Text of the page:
Anyone who’s been following this blog will appreciate just how rash a statement that is, given my track record with Dark Streets. The difference this time around is that I now know what it takes to finish a story of that kind, and I know how to structure it. This, of course, doesn’t mean that I won’t be wildly wrong. I’ve done project management as a day job, and anyone who’s been down that road knows how your best laid plans can go adrift. On the other hand, I ought to know a thing or two about scheduling work, right?
Let’s see where we are in September…
Dark Streets is now available on Amazon for the Kindle.
That seemed so easy to type, but the effort behind me being able to type it is about a year of work from me and many other people who supported me.
Everyone mentioned here is also a friend or family member, but I’d like to acknowledge them in their roles with respect to this story.
A huge thank you to Karen Barrett-Wilt, my editor, for her perseverance and advice. She had plenty of reasons to give up on this project over the last year but she never did. There is probably a lot of good advice she gave me that I didn’t take but should have, and so any mistakes that remain in the story are mine alone.
Enormous thanks also to my graphic designer Mary Musker for her vision for the cover, and her patience with my back and forth on things I know next to nothing about with respect to design (everything, basically).
Thank you to my principal beta readers: my brother Ean, John Telfer, Chris Alban and Greg Barret-Wilt. Your wide range of reading and critical commentary was invaluable. Your ability to give me crap over a few beers was even more important. John and Ean, we’ll have the beers part of that next time I’m over.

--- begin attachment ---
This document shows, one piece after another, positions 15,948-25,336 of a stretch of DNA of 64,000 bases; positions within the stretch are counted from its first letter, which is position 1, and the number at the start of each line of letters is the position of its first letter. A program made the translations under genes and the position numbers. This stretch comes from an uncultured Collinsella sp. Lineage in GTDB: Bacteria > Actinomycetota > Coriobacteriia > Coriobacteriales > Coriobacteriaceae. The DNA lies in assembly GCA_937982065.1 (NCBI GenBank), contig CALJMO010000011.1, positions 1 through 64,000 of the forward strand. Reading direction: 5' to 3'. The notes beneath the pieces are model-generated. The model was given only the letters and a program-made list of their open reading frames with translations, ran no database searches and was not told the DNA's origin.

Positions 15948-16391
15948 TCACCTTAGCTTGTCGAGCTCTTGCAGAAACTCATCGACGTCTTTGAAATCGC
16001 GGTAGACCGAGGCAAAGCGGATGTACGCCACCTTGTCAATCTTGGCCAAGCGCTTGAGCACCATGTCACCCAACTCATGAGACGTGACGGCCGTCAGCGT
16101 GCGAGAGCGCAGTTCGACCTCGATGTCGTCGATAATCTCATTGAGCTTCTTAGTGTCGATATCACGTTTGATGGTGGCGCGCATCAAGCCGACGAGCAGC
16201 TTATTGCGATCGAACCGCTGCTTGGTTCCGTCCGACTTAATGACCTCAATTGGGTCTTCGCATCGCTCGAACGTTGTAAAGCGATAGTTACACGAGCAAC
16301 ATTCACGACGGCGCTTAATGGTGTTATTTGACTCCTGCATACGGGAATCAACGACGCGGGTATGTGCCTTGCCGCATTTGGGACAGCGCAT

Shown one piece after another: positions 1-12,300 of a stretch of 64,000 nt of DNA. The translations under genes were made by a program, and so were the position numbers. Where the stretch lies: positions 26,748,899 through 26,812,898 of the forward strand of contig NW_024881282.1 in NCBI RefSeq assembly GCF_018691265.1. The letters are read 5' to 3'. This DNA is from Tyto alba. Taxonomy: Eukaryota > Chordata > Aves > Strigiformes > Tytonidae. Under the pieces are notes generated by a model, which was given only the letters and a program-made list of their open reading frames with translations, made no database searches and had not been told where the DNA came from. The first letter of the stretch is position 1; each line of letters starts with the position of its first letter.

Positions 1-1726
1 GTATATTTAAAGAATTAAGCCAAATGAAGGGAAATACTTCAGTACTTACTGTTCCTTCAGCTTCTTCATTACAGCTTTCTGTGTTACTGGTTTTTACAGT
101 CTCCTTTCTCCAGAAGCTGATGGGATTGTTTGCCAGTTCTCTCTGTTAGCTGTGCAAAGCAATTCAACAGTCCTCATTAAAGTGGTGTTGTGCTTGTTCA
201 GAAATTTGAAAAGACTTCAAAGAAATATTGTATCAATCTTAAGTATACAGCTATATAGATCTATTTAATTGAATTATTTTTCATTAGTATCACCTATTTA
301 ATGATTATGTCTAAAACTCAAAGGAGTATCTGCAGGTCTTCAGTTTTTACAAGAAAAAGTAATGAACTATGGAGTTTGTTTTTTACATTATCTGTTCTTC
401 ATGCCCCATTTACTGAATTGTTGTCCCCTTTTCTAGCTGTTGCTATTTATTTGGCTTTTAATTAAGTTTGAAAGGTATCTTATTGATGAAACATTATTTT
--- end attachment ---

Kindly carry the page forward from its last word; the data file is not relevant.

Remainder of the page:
And thank you to my girls – Beth, Olivia, and Charlotte, and even Large Marge – for the time you gave to this story, the time that I was away living in my head and writing this down; thank you.
Dark Streets will be out on CreateSpace for paperback print on demand shortly.
And so on to the next journey.
Shadow Paths, a Celtic fantasy story about a young girl’s journey through darkness into light, was something I wrote years ago and will be rewriting for publication at the end of the summer. After that, it’s a seasonal collection of short horror stories, titled Tales from the Edge of the World, also mostly written, but needing some attention.
Plenty to get on with there, but having finished one novel, I feel very ready to get to the next. To borrow from the opening scene of Casino Royale with Daniel Craig as Bond:
“…you needn’t worry. The second is…”
I just watched the Thursday Colbert Report and find myself thinking that Stephen Colbert is completely missing the point.
With regard to the Amazon/Hachette dispute he references a first time author and how the lack of anyone being able to pre-order her book on Amazon is the kiss of death for a new title.